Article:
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Discount/Budget/Cheap Mac -- PC User - Mac Oblivious

(9 posts)
  • Started 8 years ago by jmcguire
  • Latest reply from The Geek
  • Topic Viewed 3957 times

Posts: 552

You can get a PC cheaper than a Mac, obviously. Other than the Mac Mini, Apple does not exactly make a "budget" system and the Mac Mini is not budget when it comes to the parts included. While this is a good thing, because no Mac will seem like the hardware is not enough to run the OS, it puts a burden on the average consumer, especially those accustomed to paying PC prices.

*As a side question, does anyone know where to if Apple lists detailed specs or has a detailed configuration on their website?*

I know that PC companies do make expensive computers, but PC companies also make cheaper computers (by cheap I am referring to the $400.00-$600.00 price range). It is possible to get a good computer from a PC company for the cheaper prices.

The Mac Pro would be very nice to have, but it is understandably as expensive as it is, and somewhat of an overkill.

The Mac Mini is nice, but it doesn't seem appealing, although I am willing to hear input about the Mac Mini.

The iMac is appealing, but the only thing I do not like is everything is built into the iMac (preventing me from opening the case and upgrading anything if necessary).

The MacBook is also appealing, but the only thing I do not like is it has a single button trackpad (I know the command button and the ability to plug in a mouse, but I like having the actual right click when on the go).

I do want a Mac, but as a PC user the "Mac Universe" is "like Greek" to me. So I do need educated on the "Mac Universe". I would prefer to have a Mac at a PC price, so if there is a Mac wholesaler, or a used and reputable Mac store that would be helpful. This may be impossible, but I would prefer to Mac to be a Leopard series Mac as well.

If anyone needs me to further explain anything, just ask. If I am incorrect in anything about the Mac, please correct me.

Thanks in advance.

Posted 8 years ago
The Geek
Posts: 2059

The biggest question is, what do you want a Mac for, and have you used OS X at all?

I bought a Mac Mini only to find out that OS X irritates me to no end... I ended up loading Linux on it. The hardware itself is pretty good though, and for the form factor you can't beat it. Also note that you want at least 2GB of RAM... the people that claim OS X can optimize so much better than anything else so you don't need much memory are full of it, or just aren't using Firefox.

There should be a Mac rental service so you can try it out without buying.

As far as upgrading Macs, you should read this comic: =)

Posted 8 years ago
Posts: 552

I have used OS X, but not Leopard. The rental service sounds like a good idea, except I live in a rural area, so that might not be possible. I will check though. Honestly, I want a Mac to play with and actually try to learn the operating system. I had only used Macs occasionally when I was in school, because 99% of the time, if I was on a computer, I was either using Windows or Linux. Referring to my previous Mac post:
I would be the most happy being able to install OS X on a PC computer, but I don't want to get bricked by an update.

The comic was funny and just verified what I thought about Macs. I want to find some justification for Macs not being upgrade friendly, but I simply can't (except for the fact that Apple makes more money by doing so). The only justification I can see is this: When I was in school, we have a few HP or Dell's (I can't remember) that were the all-in-one model, in the library to save desk space. The all-in-one model is good for schools and businesses, but I think for personal use, a tower is convenient, for upgrading purposes. The Mac Pro is a tower, but overkill.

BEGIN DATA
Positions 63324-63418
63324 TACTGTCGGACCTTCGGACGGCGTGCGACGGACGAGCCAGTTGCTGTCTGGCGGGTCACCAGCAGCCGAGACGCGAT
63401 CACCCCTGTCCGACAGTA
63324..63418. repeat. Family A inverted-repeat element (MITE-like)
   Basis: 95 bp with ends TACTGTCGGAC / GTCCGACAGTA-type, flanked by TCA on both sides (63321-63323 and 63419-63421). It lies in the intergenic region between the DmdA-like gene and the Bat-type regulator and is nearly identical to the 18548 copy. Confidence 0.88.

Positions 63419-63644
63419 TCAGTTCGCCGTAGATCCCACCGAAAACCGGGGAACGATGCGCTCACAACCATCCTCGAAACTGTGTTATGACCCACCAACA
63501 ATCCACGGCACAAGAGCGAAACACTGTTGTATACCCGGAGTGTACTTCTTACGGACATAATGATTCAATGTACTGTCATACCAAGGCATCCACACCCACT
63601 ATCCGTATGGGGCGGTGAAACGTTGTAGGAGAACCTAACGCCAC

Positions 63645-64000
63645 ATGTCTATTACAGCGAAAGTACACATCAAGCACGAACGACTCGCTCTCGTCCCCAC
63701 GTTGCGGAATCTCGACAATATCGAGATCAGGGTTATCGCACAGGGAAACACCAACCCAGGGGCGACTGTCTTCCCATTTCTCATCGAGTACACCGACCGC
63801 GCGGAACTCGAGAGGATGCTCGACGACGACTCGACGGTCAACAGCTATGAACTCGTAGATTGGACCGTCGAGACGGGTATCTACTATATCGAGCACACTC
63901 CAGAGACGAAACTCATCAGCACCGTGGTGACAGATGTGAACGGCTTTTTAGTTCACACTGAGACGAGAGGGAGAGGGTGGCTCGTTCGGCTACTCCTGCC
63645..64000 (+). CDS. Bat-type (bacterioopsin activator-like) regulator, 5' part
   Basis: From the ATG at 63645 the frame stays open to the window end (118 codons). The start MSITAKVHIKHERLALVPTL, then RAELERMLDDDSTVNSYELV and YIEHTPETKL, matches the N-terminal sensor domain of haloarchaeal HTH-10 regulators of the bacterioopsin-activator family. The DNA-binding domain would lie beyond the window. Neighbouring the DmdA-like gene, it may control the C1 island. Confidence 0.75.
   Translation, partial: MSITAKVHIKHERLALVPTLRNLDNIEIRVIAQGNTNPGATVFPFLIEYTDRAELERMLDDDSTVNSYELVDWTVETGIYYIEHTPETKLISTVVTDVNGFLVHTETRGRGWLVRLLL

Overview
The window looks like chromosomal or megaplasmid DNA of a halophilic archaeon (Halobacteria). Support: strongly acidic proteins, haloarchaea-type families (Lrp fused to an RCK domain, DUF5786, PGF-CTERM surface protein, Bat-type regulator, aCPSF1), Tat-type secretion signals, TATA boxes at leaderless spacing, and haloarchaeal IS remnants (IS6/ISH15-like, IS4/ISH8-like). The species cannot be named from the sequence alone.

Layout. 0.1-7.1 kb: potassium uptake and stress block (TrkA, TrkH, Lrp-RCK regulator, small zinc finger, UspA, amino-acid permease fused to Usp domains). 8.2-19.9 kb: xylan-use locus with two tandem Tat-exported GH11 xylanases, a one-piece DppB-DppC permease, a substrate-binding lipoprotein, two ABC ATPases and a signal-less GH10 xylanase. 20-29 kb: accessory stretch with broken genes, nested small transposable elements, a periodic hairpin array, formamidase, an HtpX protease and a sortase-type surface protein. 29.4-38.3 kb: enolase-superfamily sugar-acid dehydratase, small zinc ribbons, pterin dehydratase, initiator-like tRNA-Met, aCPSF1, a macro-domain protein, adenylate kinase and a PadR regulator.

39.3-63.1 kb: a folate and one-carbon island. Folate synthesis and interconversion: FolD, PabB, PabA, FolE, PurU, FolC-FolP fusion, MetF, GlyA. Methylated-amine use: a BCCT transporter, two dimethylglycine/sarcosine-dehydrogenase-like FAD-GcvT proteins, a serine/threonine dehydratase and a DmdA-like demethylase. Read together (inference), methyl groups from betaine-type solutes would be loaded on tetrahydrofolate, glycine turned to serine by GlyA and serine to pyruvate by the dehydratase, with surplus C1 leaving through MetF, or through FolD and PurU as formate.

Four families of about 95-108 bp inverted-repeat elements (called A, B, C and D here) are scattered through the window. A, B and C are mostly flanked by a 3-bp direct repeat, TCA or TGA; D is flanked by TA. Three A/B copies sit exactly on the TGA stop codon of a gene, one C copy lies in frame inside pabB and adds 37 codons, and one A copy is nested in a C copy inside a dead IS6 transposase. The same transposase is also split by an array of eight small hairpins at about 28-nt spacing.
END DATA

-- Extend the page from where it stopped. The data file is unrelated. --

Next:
Back on topic though, I would like to learn OS X as it is one of the three major operating systems, and while I may never write a program in or for OS X, it is a personal goal to at least learn the OS.

From my brief experience, there are a few things that I do not like about Mac, but I understand these are biased opinions as they relate to a function which operates differently on Windows and Linux.
I do not like the default one button mouse, but am happy that the OS supports multi-button mice.
I do not like when clicking + in the title bar, the window does not FULLY maximize.
I do not like when clicking x in the title bar, the program does not close, the user must click the apple and click exit.
I do not like not having a quick list of all the installed programs (like the start menu in XP).

*Note* Some of my dislikes may have options to change, as I have never used OS X for extended periods of time.

Posted 8 years ago
Posts: 2815

ya it is my goal too to understand all OSes right now i'm pretty good in linux and windows but i should be getting osx soon and will be playing around in it for awhile so i can get the feel of it and if i don't like it i can always go back to linux or even windows. also i think you will do yourself good at trying to learn the mac :)

Posted 8 years ago
Posts: 0


Thanks for the tutorial idea. In Leopard (possibly Tiger as well, I honestly don't remember) you can set a Mouse preference to allow right-click by placing two fingers on the trackpad and then clicking. Once you get used to it (a couple of days), it just becomes natural.

You can pick up a used Mac on Craigslist pretty cheap. It'll likely be a G4 (if you want to get a really inexpensive one) and probably won't come w/ Leopard (or run it very quickly) but you'll at least be able to determine if OS X/Mac is something you're interested in.

Posted 8 years ago
Posts: 552


Craiglist seems like a good idea. I checked, and the only one listed locally is the following ($400.00 USD)
G4 Mac Mini
CPU: 1.25Ghz G4
Ram: 1Gb DDR Ram
Hard Drive: 40gb
IO: 2 USB Ports, 1 Firewire Port, DVI with DVI to VGA Connector, Ethernet, Audio out and a Modem.

OS: Mac OS X 10.5
Software installed:
Microsoft Office
Adobe Creative Suite 2
AppDelete <-- amazing little program!!!

Apparently it even has Leopard on it.

Is this a good deal for the computer? The reason I ask, is from a PC perspective, I would not even think about buying a PC with a processor two generations old, a 40GB hard drive, and 1GB of memory, even with Office for $400. If this were a PC, I would likely give $100.00 at the most, which may even be less than some of the PC guys here. When it comes to Mac though, I really have no idea. I am not familiar with the pre-Intel processors, the amount of RAM needed to run the OS efficiently, and what a significant amount of storage space would be (although, I would assume this would be the same on all platforms, as I don't see programs written for Mac being smaller in disk space than Windows or Linux, though I could be wrong).